Dubai's decision to scrap a 30 per cent alcohol tax for 2023 has been welcomed by the hospitality sector, but insiders say discounts are unlikely to be passed in full to customers due to rising inflation and operational costs.
The 12-month suspension of the levy on alcohol sales offered a New Year boost to the industry, hot on the heels of one of the busiest final quarters in recent years.
Driven by World Cup regional tourism and UAE visitor numbers returning to pre-pandemic levels, hotels enjoyed a bumper final three months of 2022.
Hotel operators said 2023 was unlikely to match margins achieved last year, but the alcohol tax cut would compensate for other inflationary costs elsewhere.
Sid Sattanathan, general manager of the Radisson Hotel in Damac Hills, recently opened Issei, a Peruvian and Japanese rooftop bar and restaurant where cocktails are about Dh60.
'Prices can't be cut overnight'
As his operational costs have increased, a 30 per cent discount was unlikely to be passed on in full, he said.
“There are lots of things to consider, and we cannot change our prices overnight as we have already purchased stock for around two weeks under the old prices,” he said.
“We will pass on some of the benefit to the customer, but there are so many other inflationary pressures on our restaurants to consider.
“The rising prices of food and fuel have impacted our margins, and we have not passed these extra costs on to our customers.
“This tax cut will allow us to maintain our high standards, to operate fairly and give our guests the quality they deserve.”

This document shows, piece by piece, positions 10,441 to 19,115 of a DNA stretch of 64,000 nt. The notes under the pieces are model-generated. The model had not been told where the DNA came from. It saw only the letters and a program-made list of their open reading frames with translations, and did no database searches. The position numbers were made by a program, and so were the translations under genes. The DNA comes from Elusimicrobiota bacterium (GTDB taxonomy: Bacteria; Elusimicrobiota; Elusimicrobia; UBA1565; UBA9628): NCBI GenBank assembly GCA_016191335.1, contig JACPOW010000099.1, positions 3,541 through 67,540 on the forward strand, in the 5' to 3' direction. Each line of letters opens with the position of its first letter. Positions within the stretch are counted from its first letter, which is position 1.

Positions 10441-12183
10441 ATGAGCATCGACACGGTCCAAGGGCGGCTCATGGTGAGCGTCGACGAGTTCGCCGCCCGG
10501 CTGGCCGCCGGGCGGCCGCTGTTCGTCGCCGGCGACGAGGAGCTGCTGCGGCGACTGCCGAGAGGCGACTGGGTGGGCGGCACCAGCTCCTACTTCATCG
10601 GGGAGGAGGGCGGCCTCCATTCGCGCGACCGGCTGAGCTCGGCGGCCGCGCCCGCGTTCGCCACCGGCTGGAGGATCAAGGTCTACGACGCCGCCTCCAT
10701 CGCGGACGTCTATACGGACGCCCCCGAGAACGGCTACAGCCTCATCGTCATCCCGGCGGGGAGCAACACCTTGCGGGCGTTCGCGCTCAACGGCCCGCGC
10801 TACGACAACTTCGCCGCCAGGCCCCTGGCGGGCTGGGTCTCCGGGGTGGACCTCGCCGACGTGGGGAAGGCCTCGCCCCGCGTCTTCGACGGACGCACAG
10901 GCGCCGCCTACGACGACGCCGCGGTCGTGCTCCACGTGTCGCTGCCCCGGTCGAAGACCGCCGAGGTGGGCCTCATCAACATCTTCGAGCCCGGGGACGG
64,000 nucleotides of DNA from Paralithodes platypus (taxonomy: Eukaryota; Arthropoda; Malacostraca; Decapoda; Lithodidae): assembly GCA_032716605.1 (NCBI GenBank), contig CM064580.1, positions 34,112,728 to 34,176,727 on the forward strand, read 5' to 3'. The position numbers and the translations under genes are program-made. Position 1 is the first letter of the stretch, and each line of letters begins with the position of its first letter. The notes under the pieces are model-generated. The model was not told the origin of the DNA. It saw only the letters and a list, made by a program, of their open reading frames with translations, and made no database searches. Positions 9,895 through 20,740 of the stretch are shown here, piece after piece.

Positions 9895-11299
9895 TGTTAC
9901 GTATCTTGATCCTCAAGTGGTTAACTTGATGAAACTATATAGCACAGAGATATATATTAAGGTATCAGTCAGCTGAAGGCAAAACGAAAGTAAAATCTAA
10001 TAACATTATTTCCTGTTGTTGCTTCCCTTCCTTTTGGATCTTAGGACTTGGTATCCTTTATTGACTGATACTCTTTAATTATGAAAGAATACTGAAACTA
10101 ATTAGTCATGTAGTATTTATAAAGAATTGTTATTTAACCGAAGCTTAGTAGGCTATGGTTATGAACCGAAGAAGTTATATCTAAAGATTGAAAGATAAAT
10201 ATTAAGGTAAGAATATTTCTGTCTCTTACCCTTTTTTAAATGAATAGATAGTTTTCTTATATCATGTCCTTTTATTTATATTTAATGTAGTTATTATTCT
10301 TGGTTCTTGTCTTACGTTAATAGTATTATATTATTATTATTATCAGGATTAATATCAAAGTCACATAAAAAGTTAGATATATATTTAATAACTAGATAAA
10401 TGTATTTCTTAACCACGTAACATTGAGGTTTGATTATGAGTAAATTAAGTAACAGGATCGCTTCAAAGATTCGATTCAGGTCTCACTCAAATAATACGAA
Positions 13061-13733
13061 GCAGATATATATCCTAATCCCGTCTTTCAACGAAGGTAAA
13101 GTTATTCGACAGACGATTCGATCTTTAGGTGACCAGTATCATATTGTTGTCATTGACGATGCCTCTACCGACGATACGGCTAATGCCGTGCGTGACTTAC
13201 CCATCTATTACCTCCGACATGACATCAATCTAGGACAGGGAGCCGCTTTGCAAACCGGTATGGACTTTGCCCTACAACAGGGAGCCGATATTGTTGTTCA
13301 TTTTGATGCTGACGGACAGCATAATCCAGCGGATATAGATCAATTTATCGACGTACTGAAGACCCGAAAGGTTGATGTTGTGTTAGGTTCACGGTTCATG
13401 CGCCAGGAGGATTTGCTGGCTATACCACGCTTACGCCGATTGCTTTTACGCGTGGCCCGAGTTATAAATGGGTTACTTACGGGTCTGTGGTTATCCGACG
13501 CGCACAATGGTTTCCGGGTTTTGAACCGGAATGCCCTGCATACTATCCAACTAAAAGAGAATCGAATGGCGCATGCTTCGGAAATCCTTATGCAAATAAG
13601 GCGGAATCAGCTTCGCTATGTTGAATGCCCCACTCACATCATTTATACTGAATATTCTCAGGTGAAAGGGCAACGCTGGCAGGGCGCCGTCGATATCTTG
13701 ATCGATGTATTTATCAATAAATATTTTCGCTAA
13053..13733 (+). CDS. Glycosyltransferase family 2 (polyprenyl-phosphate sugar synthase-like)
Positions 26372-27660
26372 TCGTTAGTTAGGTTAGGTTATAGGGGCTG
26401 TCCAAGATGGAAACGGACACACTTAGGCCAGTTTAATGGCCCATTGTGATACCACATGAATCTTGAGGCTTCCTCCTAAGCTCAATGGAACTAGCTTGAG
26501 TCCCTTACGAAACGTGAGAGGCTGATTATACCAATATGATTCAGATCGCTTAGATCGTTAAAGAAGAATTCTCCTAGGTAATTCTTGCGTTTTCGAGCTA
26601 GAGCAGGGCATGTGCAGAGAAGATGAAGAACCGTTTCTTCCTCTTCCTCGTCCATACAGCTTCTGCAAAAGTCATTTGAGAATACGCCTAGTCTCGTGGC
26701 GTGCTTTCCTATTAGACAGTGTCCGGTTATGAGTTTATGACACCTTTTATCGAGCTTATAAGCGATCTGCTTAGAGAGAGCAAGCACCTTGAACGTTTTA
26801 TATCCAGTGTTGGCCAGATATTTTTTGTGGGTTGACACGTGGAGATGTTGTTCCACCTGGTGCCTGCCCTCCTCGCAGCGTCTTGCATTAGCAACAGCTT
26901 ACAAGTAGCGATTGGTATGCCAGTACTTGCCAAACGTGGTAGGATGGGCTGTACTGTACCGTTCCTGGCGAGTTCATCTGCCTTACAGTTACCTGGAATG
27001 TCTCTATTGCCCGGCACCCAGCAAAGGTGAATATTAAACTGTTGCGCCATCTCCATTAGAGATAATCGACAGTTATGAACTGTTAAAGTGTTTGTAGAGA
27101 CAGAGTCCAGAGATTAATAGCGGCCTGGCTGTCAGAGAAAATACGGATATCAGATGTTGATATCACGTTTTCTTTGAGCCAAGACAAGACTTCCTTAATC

Mr Sattanathan said the hotel was likely to pass on some discounts within weeks, once current stock had been replenished at the new discounted rates.
Prices of food and beverages steadily increased throughout 2022 due to global inflation, but began to decrease towards the end of the year, receding to a seven-month low of 4.5 per cent in October, according to global analysts at Focus Economics.
The UAE economy is expected to grow by 7.6 per cent in 2023, up from the 5.3 per cent Central Bank forecast in July.
Great news for businesses and customers
Nick Comaty, vice president for Middle East, Africa, Turkey and India of food and beverage operations and development at Ennismore hospitality, said the tax cut in Dubai would offer a huge boost for business.
“In general, it is great news for the industry, the business and consumers,” he said.
“It is something we were hoping for a long time, it is only a trial basis but hopefully it will remain.
“While alcohol prices are extremely high in restaurants, hotels and bars ― it is not because operators are making a huge margin.
“I have worked all over the world and our margins were always better than here [in Dubai].
“The biggest issue was always the cost, now that has been reduced you will see better pricing across all our venues.”
The Dh270 personal alcohol licence fee has been scrapped as of January 1, while alcohol consumption was decriminalised in 2020 under wider legal reforms.
Alcohol law changed under 2020 legal reforms - in pictures
Previously, a charge for consuming alcohol without a licence could be tacked on if someone was arrested for another offence.
That happened rarely but is no longer enforced at all by law.
A valid Emirates ID is still required to purchase alcohol, and buyers must be 21 and consume responsibly and respectfully.
Alcohol stores across Dubai were busy changing price lists and displaying new offers across their retail outlets on Monday.
The change is expected to result in fewer people travelling to buy liquor in the Northern Emirates, where it has been traditionally less expensive ― without the municipality tax.
“The reality is a lot of alcohol was coming into Dubai from the Northern Emirates, now the prices are more aligned that will be removed completely,” said Mr Comaty.
“You will begin to see a big drop in pricing on some products, but less so on others.
“It is about getting that right balance.
“We have already discussed internally to pass this on to the consumer, but in a way that adds value and better service.
“All restaurateurs need to lead the way by providing better value and discounts for customers.”